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How the Internet Changed the Political Art of 'Spin'

05/08/2013 10:32 BST | Updated 03/10/2013 10:12 BST

I'm old enough to have a vague recollection as to how media and politics worked in the nineties. Whilst I never had an irrepressible, wonkish obsession with the dirty goings on of party politics (and I'm quite glad I didn't at such an impressionable age) I was always encouraged to take an interest. Local councillors and politicians were prevalent in my village and although my capricious, teenage self never caved into a specific party affiliation - interestingly there were all sorts in my family - from lefty academics to good old fashioned Tories, to pull-yer-bootstraps-up Thatcherites - I was fascinated from the sidelines as to how the process of 'spin' influenced voter behaviour during the era when I came of age and cast my first vote in the ballot box.

I mean, who can forget the King of the dark art of spin Peter Mandelson, or the Blarites' incessant use of pagers to ensure they were 'on-message' constantly? When exactly was the cross-over which meant politics became primarily an exercise in PR made, or was it always thus (just more obvious with the rise of telecommunications and the internet?) Certainly political parties have always tried to manipulate or 'persuade' the public into seeing the world from their perspective (for those lucky to live in a democracy - admittedly a relatively new concept in the great scheme of things) or, indeed, pandered to key concerns of the day held by the voting masses to get into government. And the cynical use of triangulation used to mix and match policies to 'insulate' them from criticism is something that's been firmly absorbed as part and parcel of the political game, meaning that marginal constituencies tend to get the most attention during election campaigns. However, with party loyalty on the wane and social media networks and a wider range of news sources to choose from, the practice of successfully spinning ideas to the public is fast becoming a precarious business.

Stunts that may have worked once upon a time (remember Tony Blair emerging with the tea in a bid to seem 'human'?) can drastically backfire these days. I mean who can forget 'Burgergate?' (although to be fair, George Osbourne did have a sense of humour about the online abuse he got for this.) However, the fact is that, like it or not, everyone in public life is exposed more than ever and those who'll succeed in this nebulous, consistently morphing digital landscape, will be those most willing to adapt.

As maverick Conservative MP Douglas Carswell highlights in his book, The End of Politics and the Birth of iDemocracy, the growing influence of social networking sites could had back power to the people in a way not seen since the early days of universal suffrage. And, perhaps more importantly, whereas the entrenched, political system still dictates how we vote, with the two-and-a-half party system generally designed to keep the outsider out; the surge of 'people power' harnessed by technology means that this distinctly cosy arrangement could be forced to readjust. In a world where we can directly tweet politicians, asking them questions, seeing their real-time reactions, those with potentially dubious intentions can be called out and exposed, whilst those seen by the online community as authentic are likely to be trusted and win hearts and minds, to use that hackneyed phrase. Of course, industries such as business and commerce are certainly not insulated from the critical social media user, but it's evident that holding some sort of public office makes some people more accountable and therefore more vulnerable to online vitriol.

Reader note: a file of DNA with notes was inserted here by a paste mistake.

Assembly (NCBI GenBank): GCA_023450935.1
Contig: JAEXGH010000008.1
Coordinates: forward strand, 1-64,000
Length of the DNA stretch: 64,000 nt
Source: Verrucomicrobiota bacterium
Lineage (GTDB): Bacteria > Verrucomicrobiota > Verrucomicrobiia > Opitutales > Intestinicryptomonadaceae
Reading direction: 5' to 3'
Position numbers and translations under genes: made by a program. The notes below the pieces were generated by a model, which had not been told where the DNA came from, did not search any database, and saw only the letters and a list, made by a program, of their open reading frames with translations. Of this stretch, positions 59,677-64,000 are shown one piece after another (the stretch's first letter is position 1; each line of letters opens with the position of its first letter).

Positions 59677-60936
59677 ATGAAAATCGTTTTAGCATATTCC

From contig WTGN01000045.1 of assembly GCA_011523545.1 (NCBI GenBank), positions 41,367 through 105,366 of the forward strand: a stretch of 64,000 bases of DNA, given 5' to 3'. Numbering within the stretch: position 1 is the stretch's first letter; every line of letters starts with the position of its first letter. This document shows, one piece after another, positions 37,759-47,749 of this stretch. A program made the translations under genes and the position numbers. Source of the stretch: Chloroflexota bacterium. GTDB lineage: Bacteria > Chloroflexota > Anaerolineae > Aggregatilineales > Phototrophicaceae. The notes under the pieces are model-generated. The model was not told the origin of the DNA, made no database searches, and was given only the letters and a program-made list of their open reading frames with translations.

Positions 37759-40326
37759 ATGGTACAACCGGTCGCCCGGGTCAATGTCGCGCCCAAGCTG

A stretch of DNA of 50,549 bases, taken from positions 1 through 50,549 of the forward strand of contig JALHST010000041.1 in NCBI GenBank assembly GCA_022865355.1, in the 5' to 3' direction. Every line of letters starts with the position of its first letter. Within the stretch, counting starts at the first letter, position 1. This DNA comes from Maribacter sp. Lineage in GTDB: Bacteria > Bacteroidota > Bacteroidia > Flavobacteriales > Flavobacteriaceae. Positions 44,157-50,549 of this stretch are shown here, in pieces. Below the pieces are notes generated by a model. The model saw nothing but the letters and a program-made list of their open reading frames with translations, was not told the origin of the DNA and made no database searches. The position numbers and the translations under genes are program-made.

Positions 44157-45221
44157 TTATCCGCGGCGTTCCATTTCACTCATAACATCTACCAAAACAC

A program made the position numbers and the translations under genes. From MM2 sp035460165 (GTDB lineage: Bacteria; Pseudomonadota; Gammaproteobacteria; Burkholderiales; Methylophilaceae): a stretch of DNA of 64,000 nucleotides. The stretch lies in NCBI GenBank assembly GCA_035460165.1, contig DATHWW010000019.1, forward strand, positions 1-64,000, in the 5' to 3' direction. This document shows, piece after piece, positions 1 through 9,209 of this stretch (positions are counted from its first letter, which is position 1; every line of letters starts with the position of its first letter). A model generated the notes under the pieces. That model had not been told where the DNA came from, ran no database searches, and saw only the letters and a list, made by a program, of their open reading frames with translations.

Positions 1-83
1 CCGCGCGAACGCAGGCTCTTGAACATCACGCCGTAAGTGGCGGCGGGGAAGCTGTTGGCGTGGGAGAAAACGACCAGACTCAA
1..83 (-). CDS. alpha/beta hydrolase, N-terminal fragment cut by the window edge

We also generally still rely so much on officialdom to convey ideas. From high priests to bureaucrats, history is littered with willing sages oh so keen to be the messengers. However, the days of being impeded by lack of access to information are long gone. The growing popularity of alternative sources of news, the ability to communicate with people internationally and understand their concerns and put a global context to the issues of the day, means that the middlemen are cut out. Of course, it must not be forgotten that there's always been a global pattern to change, think of the wave of revolutions in Europe in 1848, or how the Age of Enlightenment influenced Thomas Jefferson. Plus ca change, one may say, but the sheer speed at which new ideas can be disseminated through the internet has the ability to make the whole process faster.

Also, the strength of online communities has meant the balance of power has significantly shifted. Think of Mumsnet. Catered to by politicians keen to get a share of the female vote, the forum has demonstrated that strong networks can even end up rivalling lobby groups such as big businesses, with vested government interests. The digital space is open for occupation and ironically collectivism thrives on the individualism of those bold enough to make a move. Anyone who can team up with similarly-minded individuals and fight their corner is in with a chance - and the likelihood is, as with the free market, an idea that is not popular will quickly die and wilt; whilst those representing the interests of significant amount of people will blossom.

I'll leave you with the words of Recep Tayyip Erdogan, the Prime Minister of Turkey. His criticism of Twitter during the worst protests in his decade old rule, demonstrates the power of social media and its ability to spark fear in the hearts of authoritarian governments:

"There is now a menace which is called Twitter," Erdoğan said. "The best examples of lies can be found there. To me, social media is the worst menace to society."